Slashdot is powered by your submissions, so send in your scoop


Forgot your password?
Software Programming Technology

Code Repository Atlassian Buys Competitor BitBucket 150

Roblimo writes "Wow. Atlassian sent press releases out about this, and we're happy for them. But isn't Git easy to install and use — for free, even if your project is proprietary and secret, not open source and public? Whatever. Some people seem to feel better about proprietary software than about FOSS, and the majority of Atlassian's business comes from meeting the needs of behind-the-firewall, proprietary code repositories. At least Atlassian has free versions of its repository for FOSS and small-scale proprietary developers. Which is sort of nice."
This discussion has been archived. No new comments can be posted.

Code Repository Atlassian Buys Competitor BitBucket

Comments Filter:
  • by MichaelSmith ( 789609 ) on Friday October 01, 2010 @02:54AM (#33756328) Homepage Journal

    I have seen their name inside a huge mess of java COTS which I was shovelling around as a part of a my day job. I doubt their main business is going to be operating bitbucket, more likely charging ten thousand bucks a seat for use of a copy of bitbucket inside corporate intranets, probably with some useless eclipse integration thrown in.

  • by mysidia ( 191772 ) on Friday October 01, 2010 @03:11AM (#33756392)

    Yes.... and until there's a cheap hosting provider that offers WebDAV, Bitbucket is a good option. However, if you're an enterprise, such as a bank, you might be concerned about the risk of your code repository site getting hacked.... in that regard, Open Source projects are more amenable to services like this... at least until DVCS clients support host-proof encryption of files on the server.

    OTOH they can offer web-based tools that make it easy to visualize changes and other things that would be a pain to setup.

    Every minute you or people in your organization are dicking around with the DVCS and scripts on your PC that you're trying to use as an ad-hoc web server for code hosting, is a minute that you are not coding.

    There's some value to having a code repository provider do all the heavy lifting.... just make sure you keep backups of your own.

  • by Florian Weimer ( 88405 ) <> on Friday October 01, 2010 @03:19AM (#33756412) Homepage

    Developers can push arbitrary data and metadata into the repository. The standard server does not map branch updates to user accounts. Here's an example: Suppose developer A merges the master branch into a development branch (which is not ready for merging into the master). Git will record a merge commit, attributed to developer A. Developer B then accidentally pushes the development branch onto the master. This is now a fast-forward merge, so no additional commit will be created, and the mistake is not attributable to developer B (and it will look like developer A's mistake, because their commit will appear at the tip).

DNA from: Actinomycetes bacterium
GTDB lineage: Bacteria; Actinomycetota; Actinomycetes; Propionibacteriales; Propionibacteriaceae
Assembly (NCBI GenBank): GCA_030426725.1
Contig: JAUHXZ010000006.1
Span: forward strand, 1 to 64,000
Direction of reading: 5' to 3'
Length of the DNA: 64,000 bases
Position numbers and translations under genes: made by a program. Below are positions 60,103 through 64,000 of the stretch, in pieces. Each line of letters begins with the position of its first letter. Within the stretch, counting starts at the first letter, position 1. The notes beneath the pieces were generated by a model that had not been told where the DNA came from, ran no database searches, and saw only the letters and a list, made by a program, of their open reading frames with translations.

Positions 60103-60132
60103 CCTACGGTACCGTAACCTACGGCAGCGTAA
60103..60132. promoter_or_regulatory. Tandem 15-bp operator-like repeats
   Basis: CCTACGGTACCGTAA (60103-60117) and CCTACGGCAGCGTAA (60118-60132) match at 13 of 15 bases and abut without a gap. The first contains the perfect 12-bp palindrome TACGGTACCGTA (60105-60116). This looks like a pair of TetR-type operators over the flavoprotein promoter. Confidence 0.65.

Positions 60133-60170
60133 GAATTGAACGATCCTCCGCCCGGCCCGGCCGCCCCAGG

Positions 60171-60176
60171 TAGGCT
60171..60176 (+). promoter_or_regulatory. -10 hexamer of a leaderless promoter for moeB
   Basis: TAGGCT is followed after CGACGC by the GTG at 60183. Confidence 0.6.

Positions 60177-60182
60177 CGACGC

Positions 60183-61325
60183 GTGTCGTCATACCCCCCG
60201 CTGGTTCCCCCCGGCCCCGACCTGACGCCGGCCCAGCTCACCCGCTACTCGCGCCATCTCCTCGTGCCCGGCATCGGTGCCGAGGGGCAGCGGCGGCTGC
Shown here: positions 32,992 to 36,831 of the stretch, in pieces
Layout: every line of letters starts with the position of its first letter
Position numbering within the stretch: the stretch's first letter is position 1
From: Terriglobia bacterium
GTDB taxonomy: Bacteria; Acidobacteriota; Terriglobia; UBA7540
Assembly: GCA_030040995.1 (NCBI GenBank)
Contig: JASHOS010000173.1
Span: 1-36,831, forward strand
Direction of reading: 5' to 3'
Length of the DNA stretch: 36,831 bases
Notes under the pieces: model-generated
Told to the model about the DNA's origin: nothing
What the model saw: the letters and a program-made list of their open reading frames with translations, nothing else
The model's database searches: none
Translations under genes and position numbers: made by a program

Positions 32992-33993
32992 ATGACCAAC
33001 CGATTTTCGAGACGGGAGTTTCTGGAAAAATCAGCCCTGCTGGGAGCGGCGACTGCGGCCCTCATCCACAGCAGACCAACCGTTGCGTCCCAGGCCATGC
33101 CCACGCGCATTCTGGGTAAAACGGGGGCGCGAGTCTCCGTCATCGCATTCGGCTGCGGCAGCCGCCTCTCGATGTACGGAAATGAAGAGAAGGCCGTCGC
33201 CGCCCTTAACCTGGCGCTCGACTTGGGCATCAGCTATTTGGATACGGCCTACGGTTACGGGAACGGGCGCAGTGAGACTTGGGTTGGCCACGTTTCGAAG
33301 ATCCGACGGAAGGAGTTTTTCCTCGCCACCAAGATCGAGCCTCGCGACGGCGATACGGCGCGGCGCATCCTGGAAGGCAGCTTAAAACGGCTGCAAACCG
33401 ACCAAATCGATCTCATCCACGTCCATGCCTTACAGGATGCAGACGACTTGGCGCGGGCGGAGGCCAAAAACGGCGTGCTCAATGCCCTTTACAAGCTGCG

In some (mostly corporate?) environments, this can be a problem. This is something which can be fixed with additional bookkeeping on the server side and out-of-band user interface. I believe most of the Git hosting platforms out there have this functionality, and they keep it proprietary to them.

  • Horde of shit (Score:3, Interesting)

    by Anonymous Coward on Friday October 01, 2010 @03:59AM (#33756512)

    So all you need to do to get an article on the front page of Slashdot these days is a factually incorrect, barely coherent rambling shite of text, provided it bashes proprietary software and sings the praises of FOSS.

    Slashdot: news for narrow minded, deluded nerds

  • by bigrat ( 25898 ) on Friday October 01, 2010 @06:24AM (#33756998)

    Atlassian makes code tracking and corporate-friendly wiki products. They're pretty nice, actually. It's pretty easy to write plugins that add flexible functionality to their products. I was and am a pretty big fan of Jira and Confluence, and they're pretty responsive to their customers. Their products are (last I checked) pretty reasonably priced, and integrate into Subversion, CVS, and other source control products pretty easily - including Git.

    Last I checked, Git didn't really lend itself to project issue tracking - which is what Jira does. So if you must bitch about non-free Jira, you could at least make an *intelligent* article comparison to a open-source issue-tracker like Trac (another excellent product).

    Alas, we're unlikely to see any intelligent comparisons from kdawson. The "lazy-shrug" dept is all too relevant here, but not for the reasons kdawson used it.

  • by bigrat ( 25898 ) on Friday October 01, 2010 @10:20AM (#33758506)

    Also: way to change the article summary without an "Edit" notation, guys. That's awesome work, /. The summary is still incoherent.

In 1869 the waffle iron was invented for people who had wrinkled waffles.